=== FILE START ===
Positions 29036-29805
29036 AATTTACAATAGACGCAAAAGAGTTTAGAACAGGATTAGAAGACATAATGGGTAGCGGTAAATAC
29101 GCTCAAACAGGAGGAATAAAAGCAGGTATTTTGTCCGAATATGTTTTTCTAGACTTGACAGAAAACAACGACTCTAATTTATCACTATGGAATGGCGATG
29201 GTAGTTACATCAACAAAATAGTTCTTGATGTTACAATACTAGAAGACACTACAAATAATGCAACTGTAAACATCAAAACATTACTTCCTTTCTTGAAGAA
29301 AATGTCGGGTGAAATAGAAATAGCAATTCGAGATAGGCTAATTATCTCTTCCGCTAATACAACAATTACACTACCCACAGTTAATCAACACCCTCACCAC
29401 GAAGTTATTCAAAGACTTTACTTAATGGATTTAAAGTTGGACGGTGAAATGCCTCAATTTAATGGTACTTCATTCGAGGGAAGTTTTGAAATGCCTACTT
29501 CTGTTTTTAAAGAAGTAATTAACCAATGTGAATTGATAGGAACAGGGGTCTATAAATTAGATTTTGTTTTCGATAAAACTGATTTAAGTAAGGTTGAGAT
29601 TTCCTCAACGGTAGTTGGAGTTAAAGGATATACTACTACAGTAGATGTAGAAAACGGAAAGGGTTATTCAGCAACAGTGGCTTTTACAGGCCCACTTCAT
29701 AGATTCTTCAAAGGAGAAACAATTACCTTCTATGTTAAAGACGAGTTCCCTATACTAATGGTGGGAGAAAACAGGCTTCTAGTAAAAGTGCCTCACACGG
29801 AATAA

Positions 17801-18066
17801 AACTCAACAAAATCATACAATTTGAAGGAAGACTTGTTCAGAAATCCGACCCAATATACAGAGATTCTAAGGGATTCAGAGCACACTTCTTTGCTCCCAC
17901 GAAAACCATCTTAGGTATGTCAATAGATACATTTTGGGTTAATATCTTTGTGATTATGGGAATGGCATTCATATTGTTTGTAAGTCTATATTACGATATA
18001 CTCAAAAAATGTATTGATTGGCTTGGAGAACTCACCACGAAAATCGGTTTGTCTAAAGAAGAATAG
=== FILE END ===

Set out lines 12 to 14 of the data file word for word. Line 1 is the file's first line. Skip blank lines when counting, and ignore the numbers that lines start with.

17801 AACTCAACAAAATCATACAATTTGAAGGAAGACTTGTTCAGAAATCCGACCCAATATACAGAGATTCTAAGGGATTCAGAGCACACTTCTTTGCTCCCAC
17901 GAAAACCATCTTAGGTATGTCAATAGATACATTTTGGGTTAATATCTTTGTGATTATGGGAATGGCATTCATATTGTTTGTAAGTCTATATTACGATATA
18001 CTCAAAAAATGTATTGATTGGCTTGGAGAACTCACCACGAAAATCGGTTTGTCTAAAGAAGAATAG